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229 jobs axed

Watt Brothers ends century of trading as latest retail victim

End of a century of trading (pic: Terry Murden)

Watt Brothers, the fourth generation family-owned department store chain, has collapsed into administration with 229 job losses.

The business, which was incorporated in 1915, operates a chain of stores including its freehold flagship outlet on Sauchiehall Street, Glasgow and a further 10 leasehold stores across Central Scotland.

It was followed later by the collapse of value fashion retailer Bon Marche putting 2,900 jobs in jeopardy. The chain’s 318 shops will remain open while a buyer is sought.

Watt Brothers’ turnover has increased year on year, peaking at about £24 million in 2018. However, in line with many retailers, the increased revenue has not translated into profit as they have faced significant margin challenges in recent years.

The strain on margins, coupled with increased competition from online and new discount retailers resulted in Watt Brothers generating a loss in 2018.

As trading losses continued during 2019, Watt Brothers embarked on a process to secure new investment into the business. However, this was ultimately unsuccessful, leading to the directors taking the difficult decision to appoint administrators.

Administrators from KPMG had no other option than to make 229 of Watt Brothers’ 306 employees redundant with immediate effect.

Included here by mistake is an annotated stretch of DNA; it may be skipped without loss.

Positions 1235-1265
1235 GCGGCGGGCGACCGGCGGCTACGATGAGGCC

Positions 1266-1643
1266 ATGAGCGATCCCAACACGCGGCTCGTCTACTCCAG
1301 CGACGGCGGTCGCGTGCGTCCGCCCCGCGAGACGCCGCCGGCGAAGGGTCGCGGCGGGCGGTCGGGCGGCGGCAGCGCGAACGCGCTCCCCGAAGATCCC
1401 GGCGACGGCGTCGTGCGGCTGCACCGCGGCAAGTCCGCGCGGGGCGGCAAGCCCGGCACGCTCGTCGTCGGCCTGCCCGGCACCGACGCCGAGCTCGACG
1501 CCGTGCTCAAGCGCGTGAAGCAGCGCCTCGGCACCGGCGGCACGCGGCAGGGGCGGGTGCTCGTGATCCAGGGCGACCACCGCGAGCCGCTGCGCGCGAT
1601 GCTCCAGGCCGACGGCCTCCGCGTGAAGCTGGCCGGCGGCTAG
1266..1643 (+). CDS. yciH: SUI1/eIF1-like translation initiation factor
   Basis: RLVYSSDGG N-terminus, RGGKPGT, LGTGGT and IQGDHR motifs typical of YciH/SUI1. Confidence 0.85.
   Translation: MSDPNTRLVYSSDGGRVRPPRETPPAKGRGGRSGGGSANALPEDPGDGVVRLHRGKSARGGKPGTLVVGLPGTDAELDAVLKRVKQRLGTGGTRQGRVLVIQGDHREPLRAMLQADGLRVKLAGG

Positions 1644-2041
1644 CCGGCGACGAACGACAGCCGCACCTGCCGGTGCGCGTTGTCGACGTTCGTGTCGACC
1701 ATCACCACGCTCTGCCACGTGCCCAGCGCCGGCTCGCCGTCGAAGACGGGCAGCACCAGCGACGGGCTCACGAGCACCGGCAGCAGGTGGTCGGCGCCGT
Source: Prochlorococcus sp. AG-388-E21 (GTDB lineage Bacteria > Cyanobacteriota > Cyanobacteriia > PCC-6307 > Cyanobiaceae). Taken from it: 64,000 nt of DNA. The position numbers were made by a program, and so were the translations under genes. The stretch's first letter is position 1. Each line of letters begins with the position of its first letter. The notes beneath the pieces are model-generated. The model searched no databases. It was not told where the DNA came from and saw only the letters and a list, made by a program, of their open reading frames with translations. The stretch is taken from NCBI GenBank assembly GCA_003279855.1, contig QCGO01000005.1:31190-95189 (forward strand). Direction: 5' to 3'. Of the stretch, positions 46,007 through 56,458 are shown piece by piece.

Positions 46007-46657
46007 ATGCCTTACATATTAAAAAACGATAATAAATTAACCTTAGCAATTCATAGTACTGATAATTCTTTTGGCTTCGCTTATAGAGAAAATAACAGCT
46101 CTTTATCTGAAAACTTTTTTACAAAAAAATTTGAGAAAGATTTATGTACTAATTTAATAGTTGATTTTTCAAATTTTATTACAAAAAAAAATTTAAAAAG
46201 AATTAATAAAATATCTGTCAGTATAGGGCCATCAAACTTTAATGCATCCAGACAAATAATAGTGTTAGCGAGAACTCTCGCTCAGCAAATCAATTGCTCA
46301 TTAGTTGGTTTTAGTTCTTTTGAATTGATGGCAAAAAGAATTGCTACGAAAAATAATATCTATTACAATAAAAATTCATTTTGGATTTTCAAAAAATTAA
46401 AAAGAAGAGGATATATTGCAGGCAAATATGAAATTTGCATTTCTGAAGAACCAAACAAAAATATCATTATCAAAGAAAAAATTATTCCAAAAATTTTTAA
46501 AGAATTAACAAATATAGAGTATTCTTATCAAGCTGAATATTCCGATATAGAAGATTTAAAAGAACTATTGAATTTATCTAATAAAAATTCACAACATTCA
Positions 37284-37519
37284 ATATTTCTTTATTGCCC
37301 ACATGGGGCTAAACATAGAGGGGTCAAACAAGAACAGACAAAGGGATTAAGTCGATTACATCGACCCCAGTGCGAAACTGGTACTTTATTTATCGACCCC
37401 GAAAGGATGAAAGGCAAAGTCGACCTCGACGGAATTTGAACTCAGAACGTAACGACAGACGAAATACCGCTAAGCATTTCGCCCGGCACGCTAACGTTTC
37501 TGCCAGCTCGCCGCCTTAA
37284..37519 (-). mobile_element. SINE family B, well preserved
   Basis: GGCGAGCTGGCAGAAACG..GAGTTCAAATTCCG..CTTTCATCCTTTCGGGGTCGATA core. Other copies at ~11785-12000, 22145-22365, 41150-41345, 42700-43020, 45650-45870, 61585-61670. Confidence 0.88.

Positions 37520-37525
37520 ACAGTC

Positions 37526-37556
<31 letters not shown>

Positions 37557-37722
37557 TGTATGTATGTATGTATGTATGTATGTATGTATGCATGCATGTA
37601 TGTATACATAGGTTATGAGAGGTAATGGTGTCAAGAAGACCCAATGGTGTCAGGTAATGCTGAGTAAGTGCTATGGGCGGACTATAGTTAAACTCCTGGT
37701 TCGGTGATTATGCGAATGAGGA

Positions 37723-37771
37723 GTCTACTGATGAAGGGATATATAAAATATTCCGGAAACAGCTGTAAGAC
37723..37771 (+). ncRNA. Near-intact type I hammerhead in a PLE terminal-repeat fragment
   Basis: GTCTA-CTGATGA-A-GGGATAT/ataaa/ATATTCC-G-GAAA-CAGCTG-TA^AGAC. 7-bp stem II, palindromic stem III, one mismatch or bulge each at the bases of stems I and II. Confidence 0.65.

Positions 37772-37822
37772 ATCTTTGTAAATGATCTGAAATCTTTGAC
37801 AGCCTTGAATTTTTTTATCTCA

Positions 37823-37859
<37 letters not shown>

The remaining employees have been retained to assist the Joint Administrators to realise the company’s assets, including stock and the freehold property. Joint Administrators are rapidly exploring whether an early sale of some of the business and assets can be secured. 

Watt Brothers will continue to trade from the flagship store in Glasgow where a stock clearance event will begin on 19 October.  

Blair Nimmo, Joint Administrator and UK Head of Restructuring at KPMG, commented: “Despite the director’s tireless efforts to increase margins, cut costs and recapitalise the business, Watt Brothers continued to incur trading losses as a result of the well-publicised challenges being experienced across the retail sector.

“Ultimately this has led to the unfortunate demise of a well-known and highly-regarded business.

“We will be holding a stock clearance event, and are grateful to the remaining staff for their efforts and assistance at this difficult time.

“We are working closely with Skills Development Scotland, via their PACE team, and JobCentre Plus to support the staff who have been made redundant.”

“We would encourage any party who has an interest in acquiring the business and its assets to contact us as soon as possible.”

Bon Marche collapses

Value fashion retailer Bonmarche has collapsed into administration, putting almost 2,900 jobs at risk.

Bonmarché chief executive Helen Connolly said she had made the decision with “deep regret and sadness”, and blamed tough High Street trading conditions for the move.

The Yorkshire-based chain specialises in clothing for the over-50s.

Ms Connolly added: “We are sadly no longer in a position to demonstrate to our shareholders that the business can continue as a going concern.”

The struggling retailer warned earlier this year that trading had deteriorated.



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